I've been reading a good deal about the I. "Scooter" Libby conviction. Now that it has been established beyond any reasonable doubt that he was the "fall guy" for an administration plan to avenge itself on Ambassador Joseph Wilson by outing his wife, Valerie Plame, and that he seriously perjured himself in the process, I'm wondering why he shouldn't be required to compensate for his lies by telling the truth? There's lots of outrage around about the prospect of a presidential pardon. I myself would not be opposed to it, so long as the man were first to tell us everything he knows about the involvement of Bush, Karl Rove, and his boss, Cheney. We deserve no less than the truth from our government. And simple ethics would seem to forbid pardon without an acknowledgment of responsibility and an act of reparation. So let's hear it from Libby, and then let's think about forgiving him for having allowed himself to be so poorly used by unscrupulous men.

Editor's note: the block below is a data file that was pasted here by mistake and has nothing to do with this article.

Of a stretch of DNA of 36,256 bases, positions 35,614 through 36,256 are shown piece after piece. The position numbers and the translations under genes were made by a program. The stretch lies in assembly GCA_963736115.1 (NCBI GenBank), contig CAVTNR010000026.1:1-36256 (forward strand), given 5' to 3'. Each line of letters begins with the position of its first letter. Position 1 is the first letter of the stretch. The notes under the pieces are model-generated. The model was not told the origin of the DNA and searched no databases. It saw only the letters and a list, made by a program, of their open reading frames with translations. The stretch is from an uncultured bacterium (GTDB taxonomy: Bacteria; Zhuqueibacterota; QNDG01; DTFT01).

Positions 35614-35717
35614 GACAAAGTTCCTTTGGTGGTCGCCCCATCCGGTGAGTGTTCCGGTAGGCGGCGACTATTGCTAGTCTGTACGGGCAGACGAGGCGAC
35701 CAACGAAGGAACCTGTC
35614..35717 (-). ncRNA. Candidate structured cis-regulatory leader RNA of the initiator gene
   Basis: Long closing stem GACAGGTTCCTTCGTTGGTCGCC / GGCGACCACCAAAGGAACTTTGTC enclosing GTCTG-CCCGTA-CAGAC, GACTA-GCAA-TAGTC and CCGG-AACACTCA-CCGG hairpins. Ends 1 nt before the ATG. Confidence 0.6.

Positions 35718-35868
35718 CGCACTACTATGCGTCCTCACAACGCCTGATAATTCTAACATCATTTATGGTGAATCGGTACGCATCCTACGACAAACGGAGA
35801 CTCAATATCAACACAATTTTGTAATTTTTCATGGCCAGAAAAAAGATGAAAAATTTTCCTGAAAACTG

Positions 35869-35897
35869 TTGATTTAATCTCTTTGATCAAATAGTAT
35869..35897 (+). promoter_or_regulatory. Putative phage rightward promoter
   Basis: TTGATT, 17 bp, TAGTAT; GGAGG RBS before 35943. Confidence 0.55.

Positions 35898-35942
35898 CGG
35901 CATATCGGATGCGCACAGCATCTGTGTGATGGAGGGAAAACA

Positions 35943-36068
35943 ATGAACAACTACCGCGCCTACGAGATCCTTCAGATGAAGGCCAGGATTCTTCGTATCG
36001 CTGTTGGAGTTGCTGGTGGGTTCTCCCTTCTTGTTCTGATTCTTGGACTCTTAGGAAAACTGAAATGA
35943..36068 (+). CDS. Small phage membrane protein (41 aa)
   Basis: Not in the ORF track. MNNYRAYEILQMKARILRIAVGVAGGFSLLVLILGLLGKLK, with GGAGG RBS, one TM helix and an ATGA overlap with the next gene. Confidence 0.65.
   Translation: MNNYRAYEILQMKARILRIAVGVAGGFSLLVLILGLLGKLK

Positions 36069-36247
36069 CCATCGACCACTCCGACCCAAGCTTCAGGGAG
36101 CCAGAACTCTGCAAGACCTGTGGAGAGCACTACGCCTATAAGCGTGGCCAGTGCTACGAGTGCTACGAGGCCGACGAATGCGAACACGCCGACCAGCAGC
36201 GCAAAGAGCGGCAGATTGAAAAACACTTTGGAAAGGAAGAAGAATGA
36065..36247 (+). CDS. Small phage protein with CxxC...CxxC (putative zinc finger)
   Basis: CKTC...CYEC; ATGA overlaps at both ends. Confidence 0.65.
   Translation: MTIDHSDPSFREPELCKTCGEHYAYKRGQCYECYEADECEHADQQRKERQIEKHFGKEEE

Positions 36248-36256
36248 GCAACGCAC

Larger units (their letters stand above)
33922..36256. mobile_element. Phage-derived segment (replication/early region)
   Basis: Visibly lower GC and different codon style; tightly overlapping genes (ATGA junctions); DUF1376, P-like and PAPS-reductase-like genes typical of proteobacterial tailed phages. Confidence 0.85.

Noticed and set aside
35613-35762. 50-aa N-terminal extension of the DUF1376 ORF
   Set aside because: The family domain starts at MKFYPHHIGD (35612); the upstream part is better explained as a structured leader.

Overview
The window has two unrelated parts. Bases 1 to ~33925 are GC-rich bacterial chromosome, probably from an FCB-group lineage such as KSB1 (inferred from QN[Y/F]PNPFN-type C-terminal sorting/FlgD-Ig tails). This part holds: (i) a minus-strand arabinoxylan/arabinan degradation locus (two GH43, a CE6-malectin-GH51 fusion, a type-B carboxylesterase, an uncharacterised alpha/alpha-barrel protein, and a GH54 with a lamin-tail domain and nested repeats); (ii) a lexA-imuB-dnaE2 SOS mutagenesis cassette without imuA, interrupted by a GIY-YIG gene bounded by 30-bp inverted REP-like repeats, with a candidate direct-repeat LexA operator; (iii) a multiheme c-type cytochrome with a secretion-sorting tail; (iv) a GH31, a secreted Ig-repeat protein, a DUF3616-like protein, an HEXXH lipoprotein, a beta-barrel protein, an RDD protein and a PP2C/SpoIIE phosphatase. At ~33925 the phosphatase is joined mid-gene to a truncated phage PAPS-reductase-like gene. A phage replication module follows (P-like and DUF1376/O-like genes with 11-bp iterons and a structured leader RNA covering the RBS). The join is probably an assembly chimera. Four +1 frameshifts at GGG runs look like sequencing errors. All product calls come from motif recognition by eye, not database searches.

Another note for the day: if devout Muslims needed more food for outrage, it seems to me they need look no further than the hub of their own religion. Today's New York Times article on Mecca and the price of progress
is a sad reminder that there is no longer any room in the contemporary world for a sacred place. The global reach of such international business interests as Starbucks and Tiffany's is more powerful, it seems, than the ancient call of religion.
That's as much wisdom as I can muster for today. You may not be hearing much from me in the next couple of days: in just a few minutes I'm off for my twice-a-year, two-day teaching gig at a local university. But, as the governor of our great state of California is noted to have said, I'll be back...